"Claire Seidl: Rosenberg + Kaufman Fine Art"
Art in America
Seidl's recent show was characterized by the translucency
and fluidity of both her paintings and watercolors, so much
so that the two mediums seemed almost interchangeable. Another
characteristic was the frequent appearance of the color
green, and shades that ranged from the wistful and lyrical
to the puckered and sour.
who has been painting for over twenty years, has always
been a straightforward, full-orchestration abstractionist.
She plays brushy and dry passages off against others that
are lushly liquid, using strokes, splashes, drips and swirls
with intelligence tempered by intuition. This combination
forestalls both easy effects and academic dryness. Her scale
is consistently small to moderate, and while there is no
reason for her not to scale up, there is also no reason
to do so; the impact is fine as is. Her layerings of pigment
or watercolor make a loose web in which unexpected, complex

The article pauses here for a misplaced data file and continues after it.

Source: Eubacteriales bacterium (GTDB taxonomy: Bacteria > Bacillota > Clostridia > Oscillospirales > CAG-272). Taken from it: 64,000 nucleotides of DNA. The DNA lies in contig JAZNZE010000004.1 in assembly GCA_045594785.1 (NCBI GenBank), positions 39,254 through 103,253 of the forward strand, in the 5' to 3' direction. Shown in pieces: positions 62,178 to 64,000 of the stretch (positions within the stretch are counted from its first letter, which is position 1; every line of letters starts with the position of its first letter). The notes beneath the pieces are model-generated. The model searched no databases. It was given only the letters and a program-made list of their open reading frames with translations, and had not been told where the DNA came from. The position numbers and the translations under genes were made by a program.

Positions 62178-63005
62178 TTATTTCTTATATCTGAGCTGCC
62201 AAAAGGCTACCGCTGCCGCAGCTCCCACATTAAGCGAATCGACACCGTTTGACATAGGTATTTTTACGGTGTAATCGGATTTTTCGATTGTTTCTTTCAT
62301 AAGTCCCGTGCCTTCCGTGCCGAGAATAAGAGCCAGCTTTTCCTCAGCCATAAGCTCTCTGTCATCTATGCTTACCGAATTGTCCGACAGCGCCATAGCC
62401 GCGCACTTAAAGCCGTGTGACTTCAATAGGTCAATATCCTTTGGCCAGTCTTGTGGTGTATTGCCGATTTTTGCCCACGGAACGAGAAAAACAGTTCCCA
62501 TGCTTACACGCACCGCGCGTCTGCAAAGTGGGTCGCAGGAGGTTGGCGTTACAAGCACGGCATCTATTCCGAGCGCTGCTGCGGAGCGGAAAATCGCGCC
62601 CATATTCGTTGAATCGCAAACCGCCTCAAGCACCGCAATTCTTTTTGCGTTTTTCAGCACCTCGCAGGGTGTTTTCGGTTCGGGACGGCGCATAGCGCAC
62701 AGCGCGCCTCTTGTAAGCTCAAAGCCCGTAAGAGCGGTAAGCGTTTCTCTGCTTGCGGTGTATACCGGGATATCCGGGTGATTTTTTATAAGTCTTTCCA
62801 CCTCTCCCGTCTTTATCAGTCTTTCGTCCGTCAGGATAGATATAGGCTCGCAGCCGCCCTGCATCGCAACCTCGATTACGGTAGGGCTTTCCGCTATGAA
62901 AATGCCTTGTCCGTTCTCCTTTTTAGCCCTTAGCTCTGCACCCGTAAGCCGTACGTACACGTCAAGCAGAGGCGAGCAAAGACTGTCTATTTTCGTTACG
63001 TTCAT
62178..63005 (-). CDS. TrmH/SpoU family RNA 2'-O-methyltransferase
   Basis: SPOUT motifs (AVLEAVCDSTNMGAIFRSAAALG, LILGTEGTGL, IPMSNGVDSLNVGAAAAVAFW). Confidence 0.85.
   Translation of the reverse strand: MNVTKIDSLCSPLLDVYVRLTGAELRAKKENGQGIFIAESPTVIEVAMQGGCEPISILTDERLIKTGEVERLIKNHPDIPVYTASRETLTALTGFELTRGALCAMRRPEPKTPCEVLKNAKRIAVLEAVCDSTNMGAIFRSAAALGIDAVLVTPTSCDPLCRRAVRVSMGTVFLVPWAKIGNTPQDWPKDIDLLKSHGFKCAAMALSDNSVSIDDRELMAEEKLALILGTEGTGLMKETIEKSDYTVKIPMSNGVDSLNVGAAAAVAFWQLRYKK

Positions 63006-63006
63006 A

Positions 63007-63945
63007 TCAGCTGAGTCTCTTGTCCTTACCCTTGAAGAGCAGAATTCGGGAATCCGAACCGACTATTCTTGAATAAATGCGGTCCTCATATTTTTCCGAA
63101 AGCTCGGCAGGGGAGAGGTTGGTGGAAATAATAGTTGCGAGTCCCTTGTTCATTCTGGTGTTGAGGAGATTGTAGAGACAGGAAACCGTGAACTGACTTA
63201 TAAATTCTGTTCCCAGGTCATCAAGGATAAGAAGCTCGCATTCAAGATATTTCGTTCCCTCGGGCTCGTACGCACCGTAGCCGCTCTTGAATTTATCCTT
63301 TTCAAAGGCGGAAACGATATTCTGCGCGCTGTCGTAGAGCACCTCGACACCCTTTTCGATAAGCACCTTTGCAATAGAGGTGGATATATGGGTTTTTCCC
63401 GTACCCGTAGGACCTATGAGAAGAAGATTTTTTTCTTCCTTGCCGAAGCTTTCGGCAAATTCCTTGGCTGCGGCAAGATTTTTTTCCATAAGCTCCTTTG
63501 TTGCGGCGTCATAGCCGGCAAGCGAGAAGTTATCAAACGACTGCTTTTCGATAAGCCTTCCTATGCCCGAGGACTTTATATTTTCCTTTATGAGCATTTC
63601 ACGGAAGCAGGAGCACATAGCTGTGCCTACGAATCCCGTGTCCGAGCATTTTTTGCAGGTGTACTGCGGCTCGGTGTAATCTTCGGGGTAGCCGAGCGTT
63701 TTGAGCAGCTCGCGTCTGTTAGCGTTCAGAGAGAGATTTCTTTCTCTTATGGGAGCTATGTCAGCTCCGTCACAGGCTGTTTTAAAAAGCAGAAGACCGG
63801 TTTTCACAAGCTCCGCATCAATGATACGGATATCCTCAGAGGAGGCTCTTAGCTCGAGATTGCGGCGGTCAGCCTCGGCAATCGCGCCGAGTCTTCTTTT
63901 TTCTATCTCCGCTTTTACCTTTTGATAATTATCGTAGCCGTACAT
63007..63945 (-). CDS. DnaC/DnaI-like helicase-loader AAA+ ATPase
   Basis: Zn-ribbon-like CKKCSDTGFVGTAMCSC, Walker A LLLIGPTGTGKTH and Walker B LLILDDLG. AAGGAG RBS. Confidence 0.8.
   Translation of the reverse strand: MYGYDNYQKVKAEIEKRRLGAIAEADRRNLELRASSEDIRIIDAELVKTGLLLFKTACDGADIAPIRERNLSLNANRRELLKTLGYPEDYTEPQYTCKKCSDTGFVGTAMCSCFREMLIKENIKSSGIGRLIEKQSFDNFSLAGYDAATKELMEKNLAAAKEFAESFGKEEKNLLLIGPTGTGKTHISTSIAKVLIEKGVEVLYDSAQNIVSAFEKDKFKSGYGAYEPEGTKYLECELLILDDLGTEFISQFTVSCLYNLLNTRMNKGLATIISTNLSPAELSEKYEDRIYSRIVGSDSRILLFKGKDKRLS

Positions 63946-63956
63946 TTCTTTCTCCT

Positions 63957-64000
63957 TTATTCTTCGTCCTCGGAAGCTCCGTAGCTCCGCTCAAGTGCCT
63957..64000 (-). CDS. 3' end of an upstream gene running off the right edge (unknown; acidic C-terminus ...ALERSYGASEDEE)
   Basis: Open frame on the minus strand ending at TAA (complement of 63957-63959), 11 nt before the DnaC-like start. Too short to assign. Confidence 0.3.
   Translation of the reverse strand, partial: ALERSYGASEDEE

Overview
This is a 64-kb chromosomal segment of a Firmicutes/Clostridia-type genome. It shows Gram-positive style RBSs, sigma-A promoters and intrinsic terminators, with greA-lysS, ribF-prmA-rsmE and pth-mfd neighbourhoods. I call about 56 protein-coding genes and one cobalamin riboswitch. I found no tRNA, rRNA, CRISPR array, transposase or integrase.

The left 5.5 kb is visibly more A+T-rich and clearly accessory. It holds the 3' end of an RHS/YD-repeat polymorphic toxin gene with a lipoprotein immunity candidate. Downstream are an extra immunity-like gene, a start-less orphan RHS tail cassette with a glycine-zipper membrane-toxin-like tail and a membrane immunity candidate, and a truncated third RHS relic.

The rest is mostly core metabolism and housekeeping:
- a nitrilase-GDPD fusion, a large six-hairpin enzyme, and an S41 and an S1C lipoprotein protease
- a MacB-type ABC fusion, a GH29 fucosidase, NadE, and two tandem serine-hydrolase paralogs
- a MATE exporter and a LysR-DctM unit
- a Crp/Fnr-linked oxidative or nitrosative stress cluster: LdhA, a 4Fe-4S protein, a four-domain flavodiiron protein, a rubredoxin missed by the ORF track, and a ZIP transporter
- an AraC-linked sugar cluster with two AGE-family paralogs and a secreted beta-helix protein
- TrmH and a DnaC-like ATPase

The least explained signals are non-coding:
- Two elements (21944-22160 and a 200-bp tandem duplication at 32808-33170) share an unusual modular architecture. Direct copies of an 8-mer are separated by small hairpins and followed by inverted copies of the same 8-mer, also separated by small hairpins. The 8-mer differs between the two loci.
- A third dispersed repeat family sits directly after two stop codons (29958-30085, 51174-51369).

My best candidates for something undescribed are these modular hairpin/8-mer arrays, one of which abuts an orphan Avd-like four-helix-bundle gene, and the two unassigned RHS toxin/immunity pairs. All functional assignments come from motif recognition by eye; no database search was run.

vistas occur in a thicketlike construction.
if to emphasize that these paintings are about looking and
seeing, three paintings have "eye" in their title.
The Eye of the Glassblower is phosphorescent, luminous and
polyphonic while the The Eye of the Non-Combatant is louvered
and latticed, hedged in by wooded colors.
Purse Stealer's Eye has, appropriately, a patina like old
gold. Whereabouts glimmered artificially green under the
gallery light, touched with pink flesh tones, pale yellows,
blues, whites and transparent browns; it seems a hybrid
of de Kooning and Monet, a scribbled thatch of colors.
watercolors Description Without Place (one) and (two) are
more autumnal in palette; their hues are lucid and immediately
appealing, with a spill of light glinting through. In these
works, while all of the surface is equally important and
the edges do not fall away, there is still a center, an
energy that pulses out from the midpoint like a heartbeat.
A concealed horizon line emerges here and there and landscape
associations are unavoidable, yet these works remain outside
of nature, situated in an imagined history of modernism
that runs from, say, Mondrian to Pollock to Marden.
Not every painting was equally successful, but the ones that were - and they were the majority - showed to advantage Seidl's abiding strengths: her sureness of touch and scale, her sense of movement and color, the unforced grace of her execution, and her unwavering commitment to the abstract endeavor.
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